But how should I tell all the little incidents which made that lazy voyage so delightful? Favonius was the ideal host, for on water, as well as on land, he knows how to provide for the liberty as well as for the wants of his guests. He understands also the fine art of conversation, which consists of silence as well as speech. And when it comes to angling, Izaak Walton himself could not have been a more profitable teacher by precept or example. Indeed, it is a curious thought, and one full of sadness to a well-constituted mind, that on the Ristigouche “I. W.” would have been at sea, for the beloved father of all fishermen passed through this world without ever catching a salmon. So ill does fortune match with merit here below.
At last the days of idleness were ended. We could not
“Fold our tents
like the Arabs,
and as silently steal away;”
but we took down the long rods, put away the heavy reels, made the canoes fast to the side of the house, embarked the three horses on the front deck, and then dropped down with the current, swinging along through the rapids, and drifting slowly through the still places, now grounding on a hidden rock, and now sweeping around a sharp curve, until at length we saw the roofs of Metapedia and the ugly bridge of the railway spanning the river. There we left our floating house, awkward and helpless, like some strange relic of the flood, stranded on the shore. And as we climbed the bank we looked back and wondered whether Noah was sorry when he said good-bye to his ark.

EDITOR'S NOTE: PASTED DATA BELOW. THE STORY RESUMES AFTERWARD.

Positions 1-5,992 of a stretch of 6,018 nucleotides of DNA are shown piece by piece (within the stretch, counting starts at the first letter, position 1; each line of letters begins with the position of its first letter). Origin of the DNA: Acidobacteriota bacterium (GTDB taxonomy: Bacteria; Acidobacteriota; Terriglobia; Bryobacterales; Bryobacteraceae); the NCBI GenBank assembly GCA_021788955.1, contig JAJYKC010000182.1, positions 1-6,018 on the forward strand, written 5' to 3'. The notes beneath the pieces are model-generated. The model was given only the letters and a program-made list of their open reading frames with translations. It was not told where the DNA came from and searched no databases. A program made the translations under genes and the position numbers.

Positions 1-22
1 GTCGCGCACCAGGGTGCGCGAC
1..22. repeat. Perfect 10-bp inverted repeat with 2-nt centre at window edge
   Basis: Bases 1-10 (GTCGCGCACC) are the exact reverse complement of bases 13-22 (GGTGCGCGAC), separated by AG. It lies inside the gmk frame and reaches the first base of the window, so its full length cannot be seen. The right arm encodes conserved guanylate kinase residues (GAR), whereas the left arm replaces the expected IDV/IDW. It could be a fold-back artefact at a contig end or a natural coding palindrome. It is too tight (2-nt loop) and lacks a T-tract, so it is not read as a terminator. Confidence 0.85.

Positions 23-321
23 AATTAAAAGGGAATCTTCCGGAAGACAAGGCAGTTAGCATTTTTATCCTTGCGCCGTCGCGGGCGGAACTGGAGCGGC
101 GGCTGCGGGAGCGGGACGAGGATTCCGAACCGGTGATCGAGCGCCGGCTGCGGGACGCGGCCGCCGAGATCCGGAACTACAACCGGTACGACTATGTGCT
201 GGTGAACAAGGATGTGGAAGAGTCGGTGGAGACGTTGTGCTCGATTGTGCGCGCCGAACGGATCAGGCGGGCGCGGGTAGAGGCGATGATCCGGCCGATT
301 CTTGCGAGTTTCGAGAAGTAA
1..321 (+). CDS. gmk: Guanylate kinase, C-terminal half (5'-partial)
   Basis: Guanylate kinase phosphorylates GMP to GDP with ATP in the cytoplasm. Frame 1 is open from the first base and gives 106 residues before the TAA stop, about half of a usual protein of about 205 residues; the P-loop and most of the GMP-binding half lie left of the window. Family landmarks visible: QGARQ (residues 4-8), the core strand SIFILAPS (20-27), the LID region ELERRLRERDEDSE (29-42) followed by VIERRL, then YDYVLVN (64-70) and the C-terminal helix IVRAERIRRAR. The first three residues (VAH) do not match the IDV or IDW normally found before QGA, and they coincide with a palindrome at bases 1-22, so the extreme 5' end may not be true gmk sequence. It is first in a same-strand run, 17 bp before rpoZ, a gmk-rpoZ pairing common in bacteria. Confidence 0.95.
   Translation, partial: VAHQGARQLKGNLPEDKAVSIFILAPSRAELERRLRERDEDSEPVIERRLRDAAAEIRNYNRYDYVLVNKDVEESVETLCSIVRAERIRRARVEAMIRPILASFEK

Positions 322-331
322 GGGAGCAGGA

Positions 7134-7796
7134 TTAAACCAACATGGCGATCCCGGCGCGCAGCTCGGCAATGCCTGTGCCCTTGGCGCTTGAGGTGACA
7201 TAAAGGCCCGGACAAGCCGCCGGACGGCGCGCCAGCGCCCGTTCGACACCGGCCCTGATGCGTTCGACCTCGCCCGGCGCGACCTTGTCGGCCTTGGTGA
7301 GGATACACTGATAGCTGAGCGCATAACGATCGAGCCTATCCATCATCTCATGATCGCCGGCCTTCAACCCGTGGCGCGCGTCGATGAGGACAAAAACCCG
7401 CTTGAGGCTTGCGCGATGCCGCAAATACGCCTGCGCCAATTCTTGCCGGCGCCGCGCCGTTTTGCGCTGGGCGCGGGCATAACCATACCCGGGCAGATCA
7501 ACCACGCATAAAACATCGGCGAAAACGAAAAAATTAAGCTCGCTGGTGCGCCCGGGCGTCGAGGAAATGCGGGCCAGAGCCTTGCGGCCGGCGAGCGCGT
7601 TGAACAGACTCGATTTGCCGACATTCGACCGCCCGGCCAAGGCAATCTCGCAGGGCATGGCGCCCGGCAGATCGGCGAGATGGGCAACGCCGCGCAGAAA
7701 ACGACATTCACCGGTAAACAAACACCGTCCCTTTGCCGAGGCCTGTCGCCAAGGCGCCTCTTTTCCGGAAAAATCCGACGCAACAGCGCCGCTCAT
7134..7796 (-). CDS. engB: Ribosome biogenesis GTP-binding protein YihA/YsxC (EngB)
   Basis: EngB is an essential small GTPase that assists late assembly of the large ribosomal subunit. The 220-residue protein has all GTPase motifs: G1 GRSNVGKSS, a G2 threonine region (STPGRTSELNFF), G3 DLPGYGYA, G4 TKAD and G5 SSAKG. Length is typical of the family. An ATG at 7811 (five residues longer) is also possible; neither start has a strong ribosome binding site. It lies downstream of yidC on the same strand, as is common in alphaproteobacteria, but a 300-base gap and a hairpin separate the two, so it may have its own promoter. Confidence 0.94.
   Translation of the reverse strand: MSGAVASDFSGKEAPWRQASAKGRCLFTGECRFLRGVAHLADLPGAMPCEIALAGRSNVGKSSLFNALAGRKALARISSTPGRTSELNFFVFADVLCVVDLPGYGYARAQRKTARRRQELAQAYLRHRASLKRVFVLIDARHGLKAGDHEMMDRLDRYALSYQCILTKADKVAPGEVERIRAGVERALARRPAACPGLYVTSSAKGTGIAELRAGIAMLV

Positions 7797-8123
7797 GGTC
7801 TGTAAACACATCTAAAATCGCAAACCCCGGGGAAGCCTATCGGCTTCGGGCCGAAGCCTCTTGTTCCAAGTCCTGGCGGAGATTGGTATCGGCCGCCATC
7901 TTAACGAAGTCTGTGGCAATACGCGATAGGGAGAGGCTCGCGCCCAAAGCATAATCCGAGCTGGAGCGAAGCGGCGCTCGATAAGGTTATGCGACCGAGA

ALPENROSEN AND GOAT’S MILK
“Nay, let me tell you, there be many that have forty times our estates, that would give the greatest part of it to be healthful and cheerful like us; who, with the expense of a little money, have ate, and drank, and laughed, and angled, and sung, and slept securely; and rose next day, and cast away care, and sung, and laughed, and angled again; which are blessings rich men cannot purchase with all their money.”—Izaak Walton: The Complete Angler.
A great deal of the pleasure of life lies in bringing together things which have no connection. That is the secret of humour—at least so we are told by the philosophers who explain the jests that other men have made—and in regard to travel, I am quite sure that it must be illogical in order to be entertaining. The more contrasts it contains, the better.
Perhaps it was some philosophical reflection of this kind that brought me to the resolution, on a certain summer day, to make a little journey, as straight as possible, from the sea-level streets of Venice to the lonely, lofty summit of a Tyrolese mountain, called, for no earthly reason that I can discover, the Gross-Venediger.